1. to deprive of something valuable by the use of deceit or fraud
2. to influence or lead by deceit, trick, or artifice
3. to elude or thwart by or as if by outwitting <cheat death> intransitive verb 1. a. to practice fraud or trickery b. to violate rules dishonestly <cheat at cards> <cheating on a test> 2. to be sexually unfaithful — usually used with on <was cheating on his wife> 3. to position oneself defensively near a particular area in anticipation of a play in that area <the shortstop was cheating toward second base> • cheater noun Synonyms: cheat, cozen, defraud, swindle mean to get something by dishonesty or deception. cheat suggests using trickery that escapes observation <cheated me out of a dollar>. cozen implies artful persuading or flattering to attain a thing or a purpose <always able to cozen her grandfather out of a few dollars>. defraud stresses depriving one of his or her rights and usually connotes deliberate perversion of the truth <defrauded of her inheritance by an unscrupulous lawyer>. swindle implies large-scale cheating by misrepresentation or abuse of confidence <swindled of their savings by con artists>. II. noun Etymology: earlier cheat forfeited property, from Middle English chet escheat, short for eschete — more at escheat Date: 1615 1. the act or an instance of fraudulently deceiving ; deception, fraud 2. one that cheats ; pretender, deceiver 3. [probably from a deceptive resemblance to grain] a. chess 1 b. cheatgrass 4. the obtaining of property from another by an intentional active distortion of the truth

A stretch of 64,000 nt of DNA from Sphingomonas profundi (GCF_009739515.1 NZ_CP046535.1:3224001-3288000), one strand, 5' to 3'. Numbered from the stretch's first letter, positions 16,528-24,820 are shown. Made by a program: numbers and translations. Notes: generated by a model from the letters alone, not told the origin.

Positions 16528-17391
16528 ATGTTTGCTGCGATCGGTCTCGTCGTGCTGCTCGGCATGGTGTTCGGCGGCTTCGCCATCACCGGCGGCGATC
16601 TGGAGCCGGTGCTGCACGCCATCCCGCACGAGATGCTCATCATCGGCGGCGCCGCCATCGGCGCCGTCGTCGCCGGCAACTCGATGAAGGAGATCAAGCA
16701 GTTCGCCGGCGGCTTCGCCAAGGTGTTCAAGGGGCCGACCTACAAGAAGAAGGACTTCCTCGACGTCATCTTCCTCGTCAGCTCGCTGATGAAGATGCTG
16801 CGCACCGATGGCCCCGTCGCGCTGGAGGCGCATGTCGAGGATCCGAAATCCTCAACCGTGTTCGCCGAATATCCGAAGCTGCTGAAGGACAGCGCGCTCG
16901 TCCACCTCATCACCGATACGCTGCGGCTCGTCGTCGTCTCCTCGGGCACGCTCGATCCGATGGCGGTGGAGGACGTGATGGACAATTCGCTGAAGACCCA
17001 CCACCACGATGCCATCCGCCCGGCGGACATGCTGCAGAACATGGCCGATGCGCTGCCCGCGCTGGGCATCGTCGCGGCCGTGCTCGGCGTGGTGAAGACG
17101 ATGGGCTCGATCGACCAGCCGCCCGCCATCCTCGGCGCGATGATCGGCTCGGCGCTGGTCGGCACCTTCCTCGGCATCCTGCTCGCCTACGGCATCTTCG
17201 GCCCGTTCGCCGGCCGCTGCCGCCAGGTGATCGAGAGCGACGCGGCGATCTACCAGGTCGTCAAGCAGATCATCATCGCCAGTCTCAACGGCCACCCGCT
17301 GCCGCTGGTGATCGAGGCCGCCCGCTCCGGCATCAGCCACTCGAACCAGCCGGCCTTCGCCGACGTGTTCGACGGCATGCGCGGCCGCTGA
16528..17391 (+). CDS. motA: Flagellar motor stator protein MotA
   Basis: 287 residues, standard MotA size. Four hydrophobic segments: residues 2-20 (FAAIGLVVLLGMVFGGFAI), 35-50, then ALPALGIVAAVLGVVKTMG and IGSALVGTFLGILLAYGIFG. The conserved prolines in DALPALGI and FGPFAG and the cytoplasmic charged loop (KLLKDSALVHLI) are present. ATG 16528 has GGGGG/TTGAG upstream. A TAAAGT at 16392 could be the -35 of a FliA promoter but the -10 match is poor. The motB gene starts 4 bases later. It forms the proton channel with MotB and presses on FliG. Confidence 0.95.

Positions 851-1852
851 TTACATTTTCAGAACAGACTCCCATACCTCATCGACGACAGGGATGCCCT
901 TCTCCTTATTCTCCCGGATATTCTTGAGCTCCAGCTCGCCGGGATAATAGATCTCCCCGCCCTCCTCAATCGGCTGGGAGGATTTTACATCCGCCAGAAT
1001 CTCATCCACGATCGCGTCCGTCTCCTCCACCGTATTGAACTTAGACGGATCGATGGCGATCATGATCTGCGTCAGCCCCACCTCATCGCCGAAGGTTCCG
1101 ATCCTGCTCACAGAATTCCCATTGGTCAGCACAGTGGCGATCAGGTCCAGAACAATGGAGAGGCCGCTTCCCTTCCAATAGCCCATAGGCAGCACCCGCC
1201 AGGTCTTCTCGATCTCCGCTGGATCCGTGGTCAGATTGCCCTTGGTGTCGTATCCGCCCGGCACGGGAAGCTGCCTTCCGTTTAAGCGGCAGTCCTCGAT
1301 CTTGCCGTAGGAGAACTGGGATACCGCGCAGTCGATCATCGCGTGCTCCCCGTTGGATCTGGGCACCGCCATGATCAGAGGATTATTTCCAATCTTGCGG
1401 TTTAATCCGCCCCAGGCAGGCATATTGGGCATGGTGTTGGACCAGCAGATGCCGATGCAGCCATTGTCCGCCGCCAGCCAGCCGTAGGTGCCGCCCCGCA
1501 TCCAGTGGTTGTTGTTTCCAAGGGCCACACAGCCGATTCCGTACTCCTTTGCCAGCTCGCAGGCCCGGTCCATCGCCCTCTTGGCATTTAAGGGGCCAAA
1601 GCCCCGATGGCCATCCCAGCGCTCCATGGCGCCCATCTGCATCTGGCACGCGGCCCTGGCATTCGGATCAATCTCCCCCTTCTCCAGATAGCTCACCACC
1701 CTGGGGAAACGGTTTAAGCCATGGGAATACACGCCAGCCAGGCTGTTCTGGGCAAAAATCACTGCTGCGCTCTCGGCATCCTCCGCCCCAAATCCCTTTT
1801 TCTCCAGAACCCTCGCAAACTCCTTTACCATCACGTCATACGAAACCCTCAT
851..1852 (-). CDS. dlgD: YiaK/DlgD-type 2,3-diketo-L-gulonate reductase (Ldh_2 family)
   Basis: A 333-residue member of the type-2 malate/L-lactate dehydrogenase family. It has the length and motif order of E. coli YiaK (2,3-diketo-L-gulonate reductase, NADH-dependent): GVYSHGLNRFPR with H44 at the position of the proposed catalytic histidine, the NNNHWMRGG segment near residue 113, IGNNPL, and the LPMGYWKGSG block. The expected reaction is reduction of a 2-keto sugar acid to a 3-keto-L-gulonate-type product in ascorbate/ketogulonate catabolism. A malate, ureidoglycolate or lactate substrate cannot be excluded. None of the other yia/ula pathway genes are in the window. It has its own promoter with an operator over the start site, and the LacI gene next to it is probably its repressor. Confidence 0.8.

New Collegiate Dictionary. 2001.